Use BASH here documents whenever you need a multi-line text inside redirection.
Create or replace a file with a multi-line content.
$ tee /tmp/file << DELIMITER_KEYWORD line 1 line 2 line 3 DELIMITER_KEYWORD
line 1 line 2 line 3
Append a multi-line content to a file
$ tee --append /tmp/file << EOT line 4 line 5 EOT
line 4 line 5
Inspect created file.
$ cat /tmp/file
line 1 line 2 line 3 line 4 line 5
Use sudo whenever you need to gain elevated privileges.
$ sudo tee /tmp/hosts << EOTEE 172.16.254.254 desktop EOTEE
Variable expansion and command substitution is performed by default.
$ tee /tmp/varaible_values << EOF $USER $SHELL $(echo $HOME) \$HOME EOF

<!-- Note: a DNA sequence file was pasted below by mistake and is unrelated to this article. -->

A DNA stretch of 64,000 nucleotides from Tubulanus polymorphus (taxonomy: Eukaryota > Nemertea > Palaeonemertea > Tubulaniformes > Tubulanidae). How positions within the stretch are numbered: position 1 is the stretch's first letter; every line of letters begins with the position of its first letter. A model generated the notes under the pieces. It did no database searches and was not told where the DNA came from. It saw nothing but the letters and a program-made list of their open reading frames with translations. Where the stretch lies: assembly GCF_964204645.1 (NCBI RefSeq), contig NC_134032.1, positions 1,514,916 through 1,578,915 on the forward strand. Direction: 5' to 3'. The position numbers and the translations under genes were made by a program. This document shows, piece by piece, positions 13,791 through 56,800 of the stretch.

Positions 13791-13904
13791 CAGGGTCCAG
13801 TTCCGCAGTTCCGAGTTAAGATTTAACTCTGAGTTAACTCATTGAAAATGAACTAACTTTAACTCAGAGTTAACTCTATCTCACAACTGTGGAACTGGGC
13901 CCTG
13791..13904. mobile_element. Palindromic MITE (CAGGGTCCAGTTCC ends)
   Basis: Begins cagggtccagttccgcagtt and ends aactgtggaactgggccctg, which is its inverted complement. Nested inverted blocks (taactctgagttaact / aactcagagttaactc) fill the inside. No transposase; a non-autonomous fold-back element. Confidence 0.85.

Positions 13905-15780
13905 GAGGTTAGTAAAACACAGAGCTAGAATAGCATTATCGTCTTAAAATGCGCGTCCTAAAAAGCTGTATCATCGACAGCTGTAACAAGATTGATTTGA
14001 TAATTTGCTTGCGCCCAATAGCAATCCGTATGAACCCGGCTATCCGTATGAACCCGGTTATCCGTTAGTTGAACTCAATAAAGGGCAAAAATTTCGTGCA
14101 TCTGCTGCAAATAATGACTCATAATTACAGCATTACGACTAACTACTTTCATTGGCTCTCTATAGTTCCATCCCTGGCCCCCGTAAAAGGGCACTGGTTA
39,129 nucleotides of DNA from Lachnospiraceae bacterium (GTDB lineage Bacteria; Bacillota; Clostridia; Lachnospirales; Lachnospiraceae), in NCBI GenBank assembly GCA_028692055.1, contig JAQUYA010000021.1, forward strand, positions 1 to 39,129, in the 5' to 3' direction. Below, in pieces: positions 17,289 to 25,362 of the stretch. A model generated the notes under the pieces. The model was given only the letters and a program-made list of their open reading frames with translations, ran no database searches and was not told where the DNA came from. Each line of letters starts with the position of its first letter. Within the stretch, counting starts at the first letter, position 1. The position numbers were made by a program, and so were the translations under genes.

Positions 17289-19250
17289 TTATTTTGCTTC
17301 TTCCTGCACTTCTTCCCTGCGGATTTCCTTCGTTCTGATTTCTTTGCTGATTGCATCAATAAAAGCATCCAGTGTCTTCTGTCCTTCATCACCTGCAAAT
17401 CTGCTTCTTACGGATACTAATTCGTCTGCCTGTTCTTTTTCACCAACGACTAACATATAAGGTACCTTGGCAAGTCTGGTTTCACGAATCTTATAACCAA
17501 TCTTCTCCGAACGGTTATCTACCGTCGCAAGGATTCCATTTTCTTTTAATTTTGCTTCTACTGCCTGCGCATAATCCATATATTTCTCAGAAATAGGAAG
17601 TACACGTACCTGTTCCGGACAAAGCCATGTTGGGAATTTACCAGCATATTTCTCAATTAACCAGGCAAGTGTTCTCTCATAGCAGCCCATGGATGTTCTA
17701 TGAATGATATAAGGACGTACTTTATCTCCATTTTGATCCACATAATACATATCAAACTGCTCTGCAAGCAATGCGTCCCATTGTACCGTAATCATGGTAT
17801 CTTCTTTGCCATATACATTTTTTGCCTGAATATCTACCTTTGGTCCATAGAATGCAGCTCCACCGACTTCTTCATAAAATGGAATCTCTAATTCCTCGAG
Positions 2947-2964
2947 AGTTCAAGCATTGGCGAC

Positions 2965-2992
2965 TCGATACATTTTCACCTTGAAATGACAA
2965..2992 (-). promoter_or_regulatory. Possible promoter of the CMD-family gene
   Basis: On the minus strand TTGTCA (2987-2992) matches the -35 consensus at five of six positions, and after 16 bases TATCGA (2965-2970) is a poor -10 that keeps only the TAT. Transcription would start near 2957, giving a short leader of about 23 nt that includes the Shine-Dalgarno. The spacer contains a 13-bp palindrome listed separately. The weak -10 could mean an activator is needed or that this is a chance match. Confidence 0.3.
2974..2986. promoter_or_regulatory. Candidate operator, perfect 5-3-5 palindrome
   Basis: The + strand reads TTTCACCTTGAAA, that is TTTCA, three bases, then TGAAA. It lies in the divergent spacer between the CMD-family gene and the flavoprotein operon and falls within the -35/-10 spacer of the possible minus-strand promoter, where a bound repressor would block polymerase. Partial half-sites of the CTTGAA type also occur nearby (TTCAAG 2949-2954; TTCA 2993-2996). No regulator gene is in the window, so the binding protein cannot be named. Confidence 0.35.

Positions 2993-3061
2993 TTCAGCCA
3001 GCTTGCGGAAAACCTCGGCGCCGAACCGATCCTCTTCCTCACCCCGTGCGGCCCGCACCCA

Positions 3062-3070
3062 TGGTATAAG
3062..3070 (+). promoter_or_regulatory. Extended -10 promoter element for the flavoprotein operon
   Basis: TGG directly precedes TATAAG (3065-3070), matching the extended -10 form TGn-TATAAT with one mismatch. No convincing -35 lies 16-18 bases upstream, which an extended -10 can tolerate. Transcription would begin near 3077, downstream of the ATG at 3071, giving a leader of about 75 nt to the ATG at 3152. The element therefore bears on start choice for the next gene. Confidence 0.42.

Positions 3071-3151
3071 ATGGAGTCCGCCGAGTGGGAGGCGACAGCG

milosz /bin/bash /home/milosz $HOME
Quote the delimiter keyword to prevent variable expansion and command substitution.
$ tee /tmp/varaible_names << 'EOF' $USER $SHELL $(echo $HOME) \$HOME EOF
$USER $SHELL $(echo $HOME) \$HOME
Using here documents can look out of place inside shell scripts, so you can use
<<- redirection operator to strip leading tab characters.
if test -v HOME; then tee /tmp/home <<- EOF $HOME EOF fi
$ cat /tmp/home
This is a very basic knowledge, but still worth a reading. There are things like
cat overuse or similar habits that I am still trying to get rid of. The best thing I can do is to write it down and stick to it.